Baroreceptor unloading does not limit forearm sweat rate during severe passive heat stress

Zachary J. Schlader, Daniel Gagnon, Rebekah A I Lucas, James Pearson, Craig G. Crandall

Research output: Contribution to journalArticle

8 Citations (Scopus)

Abstract

This study tested the hypothesis that sweat rate during passive heat stress is limited by baroreceptor unloading associated with heat stress. Two protocols were performed in which healthy subjects underwent passive heat stress that elicited an increase in intestinal temperature of ∼1.8°C. Upon attaining this level of hyperthermia, in protocol 1 (n = 10, 3 females) a bolus (19 ml/kg) of warm (∼38°C) isotonic saline was rapidly (5-10 min) infused intravenously to elevate central venous pressure (CVP), while in protocol 2 (n = 11, 5 females) phenylephrine was infused intravenously (60-120 μg/min) to return mean arterial pressure (MAP) to normothermic levels. In protocol 1, heat stress reduced CVP from 3.9 ± 1.9 mmHg (normothermia) to -0.6 ± 1.4 mmHg (P < 0.001), while saline infusion returned CVP to normothermic levels (5.1 ± 1.7 mmHg; P > 0.999). Sweat rate was elevated by heat stress (1.21 ± 0.44 mg·cm-2·min-1) but remained unchanged during rapid saline infusion (1.26 ± 0.47 mg·cm-2·min-1, P = 0.5), whereas cutaneous vascular conductance increased from 77 ± 10 to 101 ± 20% of local heating max (P = 0.029). In protocol 2, MAP was reduced with heat stress from 85 ± 7 mmHg to 76 ± 8 mmHg (P = 0.048). Although phenylephrine infusion returned MAP to normothermic levels (88 ± 7 mmHg; P > 0.999), sweat rate remained unchanged during phenylephrine infusion (1.39 ± 0.22 vs. 1.41 ± 0.24 mg·cm-2·min-1; P > 0.999). These data indicate that both cardiopulmonary and arterial baroreceptor unloading do not limit increases in sweat rate during passive heat stress.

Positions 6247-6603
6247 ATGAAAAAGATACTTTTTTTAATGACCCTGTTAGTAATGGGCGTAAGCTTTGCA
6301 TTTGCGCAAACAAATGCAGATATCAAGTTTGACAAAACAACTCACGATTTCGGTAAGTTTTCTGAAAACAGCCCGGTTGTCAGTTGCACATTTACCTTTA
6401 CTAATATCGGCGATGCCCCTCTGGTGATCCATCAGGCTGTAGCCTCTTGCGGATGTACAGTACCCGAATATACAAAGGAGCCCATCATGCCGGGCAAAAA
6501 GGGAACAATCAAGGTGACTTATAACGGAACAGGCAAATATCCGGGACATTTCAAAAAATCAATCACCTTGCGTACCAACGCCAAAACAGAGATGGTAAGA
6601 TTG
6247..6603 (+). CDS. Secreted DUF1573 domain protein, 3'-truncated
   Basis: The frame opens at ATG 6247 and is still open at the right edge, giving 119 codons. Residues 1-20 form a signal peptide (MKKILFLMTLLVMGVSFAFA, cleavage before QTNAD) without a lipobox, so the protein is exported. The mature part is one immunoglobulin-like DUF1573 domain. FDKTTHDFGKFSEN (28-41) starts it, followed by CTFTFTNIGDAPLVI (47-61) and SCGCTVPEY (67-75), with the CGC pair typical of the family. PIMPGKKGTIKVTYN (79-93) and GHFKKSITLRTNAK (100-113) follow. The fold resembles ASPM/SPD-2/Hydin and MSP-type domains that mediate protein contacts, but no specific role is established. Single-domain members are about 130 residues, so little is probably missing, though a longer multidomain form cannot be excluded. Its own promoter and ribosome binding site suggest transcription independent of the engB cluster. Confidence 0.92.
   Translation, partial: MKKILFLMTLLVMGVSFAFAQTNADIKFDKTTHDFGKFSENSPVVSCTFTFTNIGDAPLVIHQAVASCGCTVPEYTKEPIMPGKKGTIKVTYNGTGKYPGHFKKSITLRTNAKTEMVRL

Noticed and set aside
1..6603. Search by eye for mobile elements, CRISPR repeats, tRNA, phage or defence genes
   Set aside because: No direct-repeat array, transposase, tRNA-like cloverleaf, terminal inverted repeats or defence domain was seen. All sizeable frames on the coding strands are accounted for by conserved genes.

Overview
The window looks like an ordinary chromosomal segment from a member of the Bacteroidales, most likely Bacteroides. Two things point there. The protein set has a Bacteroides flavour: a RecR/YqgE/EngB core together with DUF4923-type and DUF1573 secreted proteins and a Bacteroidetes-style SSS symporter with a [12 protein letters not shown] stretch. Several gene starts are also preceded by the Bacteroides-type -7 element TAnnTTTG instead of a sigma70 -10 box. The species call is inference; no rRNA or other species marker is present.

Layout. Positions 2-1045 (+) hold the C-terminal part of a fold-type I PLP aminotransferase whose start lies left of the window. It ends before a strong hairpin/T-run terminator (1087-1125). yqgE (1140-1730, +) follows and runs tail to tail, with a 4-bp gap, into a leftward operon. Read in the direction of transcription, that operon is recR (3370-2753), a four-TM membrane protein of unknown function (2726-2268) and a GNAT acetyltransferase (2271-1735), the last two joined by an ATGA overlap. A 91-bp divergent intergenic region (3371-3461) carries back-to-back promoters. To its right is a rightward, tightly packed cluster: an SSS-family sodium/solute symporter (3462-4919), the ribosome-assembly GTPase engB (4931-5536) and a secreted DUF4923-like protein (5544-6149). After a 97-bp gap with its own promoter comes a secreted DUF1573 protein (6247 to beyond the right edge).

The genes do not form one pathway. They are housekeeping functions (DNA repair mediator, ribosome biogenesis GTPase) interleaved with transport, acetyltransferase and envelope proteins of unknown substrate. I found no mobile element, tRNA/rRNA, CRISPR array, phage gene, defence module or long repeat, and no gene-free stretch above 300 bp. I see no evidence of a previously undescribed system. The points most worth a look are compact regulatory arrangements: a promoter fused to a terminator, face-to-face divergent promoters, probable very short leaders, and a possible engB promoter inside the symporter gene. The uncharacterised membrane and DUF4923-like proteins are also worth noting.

Original languageEnglish (US)
Pages (from-to)449-454
Number of pages6
JournalJournal of Applied Physiology
Volume118
Issue number4
DOIs
StatePublished - Feb 1 2015

Fingerprint

Pressoreceptors
Sweat
Forearm
Hot Temperature
Phenylephrine
Arterial Pressure
Central Venous Pressure